Everyone being aware of Tom’s many Masonic achievements, Phil concluded his words by saying: “Tom, you have been and still are, an essential part of the Provincial furniture and may that continue for many years to come. You know of my own regard for you and what it has meant to me personally to be able to do this. God Bless you Tom, friend, man and complete Mason.” The brethren showed their appreciation of Tom, as a person and a Mason with further applause.
Later in the evening, at the celebration banquet, the toast to Tom was given by his former rally navigator, Bill Huck. Bill said he was pleased to have the honour and privilege of proposing the toast to such a fine person who had been a continuing close friend for over 60 years. He reminded the diners that a lot had already been heard about Tom’s journey through life earlier in the evening, however, he was pleased to note that a few snippets had been left out. He proceeded to expand on a number of items mentioned earlier by Phil, paying particular attention to Tom’s admirable shooting skills. By way of thinly disguised hints, he made numerous references to Tom’s, mostly questionable excuses, for the imbibing of large quantities of gin, particularly the damson variety. However, to balance his comments, he also referred to Tom’s religious convictions and the comfort it brought him. They were convictions that gave him the opportunity to spend many arduous hours practising his bell ringing skills. Bill did reveal that the hard labour it entailed could only be relieved by later consumption of copious quantities of some form of liquid refreshment, ie, another hint.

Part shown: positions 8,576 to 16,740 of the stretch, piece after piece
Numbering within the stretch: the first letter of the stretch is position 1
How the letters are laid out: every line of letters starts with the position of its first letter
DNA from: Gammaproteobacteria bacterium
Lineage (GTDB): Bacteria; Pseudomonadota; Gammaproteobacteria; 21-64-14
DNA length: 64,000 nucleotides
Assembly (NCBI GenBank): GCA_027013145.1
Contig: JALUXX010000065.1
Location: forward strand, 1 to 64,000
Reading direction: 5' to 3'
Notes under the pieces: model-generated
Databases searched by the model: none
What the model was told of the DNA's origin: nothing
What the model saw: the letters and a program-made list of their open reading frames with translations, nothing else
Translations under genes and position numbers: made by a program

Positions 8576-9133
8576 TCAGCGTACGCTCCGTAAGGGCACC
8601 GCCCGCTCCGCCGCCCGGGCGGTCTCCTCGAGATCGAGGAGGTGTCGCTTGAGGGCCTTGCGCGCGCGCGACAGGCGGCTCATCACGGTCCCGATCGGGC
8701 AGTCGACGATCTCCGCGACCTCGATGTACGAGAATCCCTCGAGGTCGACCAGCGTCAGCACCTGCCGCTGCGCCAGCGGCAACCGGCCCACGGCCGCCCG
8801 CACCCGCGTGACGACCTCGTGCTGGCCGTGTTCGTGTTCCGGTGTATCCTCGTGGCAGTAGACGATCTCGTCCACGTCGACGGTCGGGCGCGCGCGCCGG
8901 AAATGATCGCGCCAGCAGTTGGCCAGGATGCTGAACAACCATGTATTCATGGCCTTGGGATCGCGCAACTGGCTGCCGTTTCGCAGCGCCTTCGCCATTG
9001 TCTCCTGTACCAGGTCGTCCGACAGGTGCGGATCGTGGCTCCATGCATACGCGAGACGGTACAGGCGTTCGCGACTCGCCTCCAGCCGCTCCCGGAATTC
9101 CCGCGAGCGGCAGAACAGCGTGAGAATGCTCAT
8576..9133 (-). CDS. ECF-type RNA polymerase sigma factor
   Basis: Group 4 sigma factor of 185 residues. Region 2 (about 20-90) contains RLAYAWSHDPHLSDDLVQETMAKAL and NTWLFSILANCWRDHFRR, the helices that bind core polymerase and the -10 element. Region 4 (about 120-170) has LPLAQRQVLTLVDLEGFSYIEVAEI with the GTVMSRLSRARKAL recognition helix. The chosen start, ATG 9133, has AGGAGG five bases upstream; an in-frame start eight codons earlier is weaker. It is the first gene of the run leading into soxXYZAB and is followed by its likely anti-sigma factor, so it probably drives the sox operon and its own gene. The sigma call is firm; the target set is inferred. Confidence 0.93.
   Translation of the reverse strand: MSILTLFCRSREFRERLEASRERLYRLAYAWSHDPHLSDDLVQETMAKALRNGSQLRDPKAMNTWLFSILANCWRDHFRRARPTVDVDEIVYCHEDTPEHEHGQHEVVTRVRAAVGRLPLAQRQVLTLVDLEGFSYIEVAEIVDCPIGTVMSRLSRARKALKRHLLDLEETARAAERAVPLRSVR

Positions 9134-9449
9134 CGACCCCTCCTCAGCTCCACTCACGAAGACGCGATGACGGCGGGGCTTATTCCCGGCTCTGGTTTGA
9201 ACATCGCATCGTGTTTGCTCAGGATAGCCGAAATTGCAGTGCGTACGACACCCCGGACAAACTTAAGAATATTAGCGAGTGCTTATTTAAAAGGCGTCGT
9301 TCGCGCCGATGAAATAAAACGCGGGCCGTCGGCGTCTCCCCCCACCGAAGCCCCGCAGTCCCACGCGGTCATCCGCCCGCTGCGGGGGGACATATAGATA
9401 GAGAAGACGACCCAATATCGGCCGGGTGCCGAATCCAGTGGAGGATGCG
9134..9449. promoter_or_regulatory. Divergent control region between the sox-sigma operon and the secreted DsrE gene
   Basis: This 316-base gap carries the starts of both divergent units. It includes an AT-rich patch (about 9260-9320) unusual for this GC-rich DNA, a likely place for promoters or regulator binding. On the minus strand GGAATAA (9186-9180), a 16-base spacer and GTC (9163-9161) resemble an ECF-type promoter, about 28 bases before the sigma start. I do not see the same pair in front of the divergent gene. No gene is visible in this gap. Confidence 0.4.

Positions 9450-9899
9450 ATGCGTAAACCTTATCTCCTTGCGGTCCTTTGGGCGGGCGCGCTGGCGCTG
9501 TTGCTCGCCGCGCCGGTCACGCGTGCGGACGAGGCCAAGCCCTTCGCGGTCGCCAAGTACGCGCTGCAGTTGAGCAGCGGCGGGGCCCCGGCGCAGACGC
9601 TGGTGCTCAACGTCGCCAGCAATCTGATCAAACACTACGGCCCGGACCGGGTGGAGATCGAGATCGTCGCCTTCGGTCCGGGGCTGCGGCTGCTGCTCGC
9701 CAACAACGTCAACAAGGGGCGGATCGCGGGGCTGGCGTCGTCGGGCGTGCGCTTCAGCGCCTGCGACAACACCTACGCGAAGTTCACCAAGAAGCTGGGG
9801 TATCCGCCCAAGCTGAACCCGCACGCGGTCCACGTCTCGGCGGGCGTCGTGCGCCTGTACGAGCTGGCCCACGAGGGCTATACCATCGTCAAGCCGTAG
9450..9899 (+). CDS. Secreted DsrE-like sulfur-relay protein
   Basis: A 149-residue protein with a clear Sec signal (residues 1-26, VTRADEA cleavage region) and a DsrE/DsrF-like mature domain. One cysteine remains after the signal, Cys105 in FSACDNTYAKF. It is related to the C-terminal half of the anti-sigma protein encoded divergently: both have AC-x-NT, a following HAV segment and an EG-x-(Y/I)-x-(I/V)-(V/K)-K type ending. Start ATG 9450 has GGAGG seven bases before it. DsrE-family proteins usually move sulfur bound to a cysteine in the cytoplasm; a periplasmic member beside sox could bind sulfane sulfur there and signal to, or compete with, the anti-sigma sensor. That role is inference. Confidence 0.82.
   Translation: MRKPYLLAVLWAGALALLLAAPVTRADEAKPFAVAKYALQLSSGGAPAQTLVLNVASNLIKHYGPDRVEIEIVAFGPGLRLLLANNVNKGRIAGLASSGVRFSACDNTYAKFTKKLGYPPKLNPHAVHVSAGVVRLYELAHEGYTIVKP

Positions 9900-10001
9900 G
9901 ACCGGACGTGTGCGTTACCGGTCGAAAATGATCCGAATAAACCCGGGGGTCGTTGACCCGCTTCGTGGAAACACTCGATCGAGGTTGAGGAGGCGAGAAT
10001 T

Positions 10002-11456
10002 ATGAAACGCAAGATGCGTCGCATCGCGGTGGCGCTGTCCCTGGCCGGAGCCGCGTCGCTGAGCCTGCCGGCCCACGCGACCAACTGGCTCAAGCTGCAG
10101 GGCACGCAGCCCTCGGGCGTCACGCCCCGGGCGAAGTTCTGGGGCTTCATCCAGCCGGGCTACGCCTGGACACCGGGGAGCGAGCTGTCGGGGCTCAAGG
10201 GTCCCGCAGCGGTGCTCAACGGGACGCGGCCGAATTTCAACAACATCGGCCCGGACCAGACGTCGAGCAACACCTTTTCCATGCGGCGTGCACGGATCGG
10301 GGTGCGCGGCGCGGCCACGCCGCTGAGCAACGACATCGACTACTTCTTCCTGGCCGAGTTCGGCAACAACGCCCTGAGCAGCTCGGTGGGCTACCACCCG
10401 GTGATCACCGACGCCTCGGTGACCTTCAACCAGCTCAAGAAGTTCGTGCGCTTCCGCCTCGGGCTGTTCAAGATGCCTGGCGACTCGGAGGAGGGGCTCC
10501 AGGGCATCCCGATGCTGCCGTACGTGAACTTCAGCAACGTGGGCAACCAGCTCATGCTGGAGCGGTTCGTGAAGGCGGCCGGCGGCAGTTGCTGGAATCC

Much to the amusement of all, Bill closed his comments by describing, with actions, Tom’s efforts to demonstrate Masonic sword drill. It was a demonstration that took place at a festive board in the dim and distant past and involved an unsuccessfully waved piece of bread in the form of a French stick.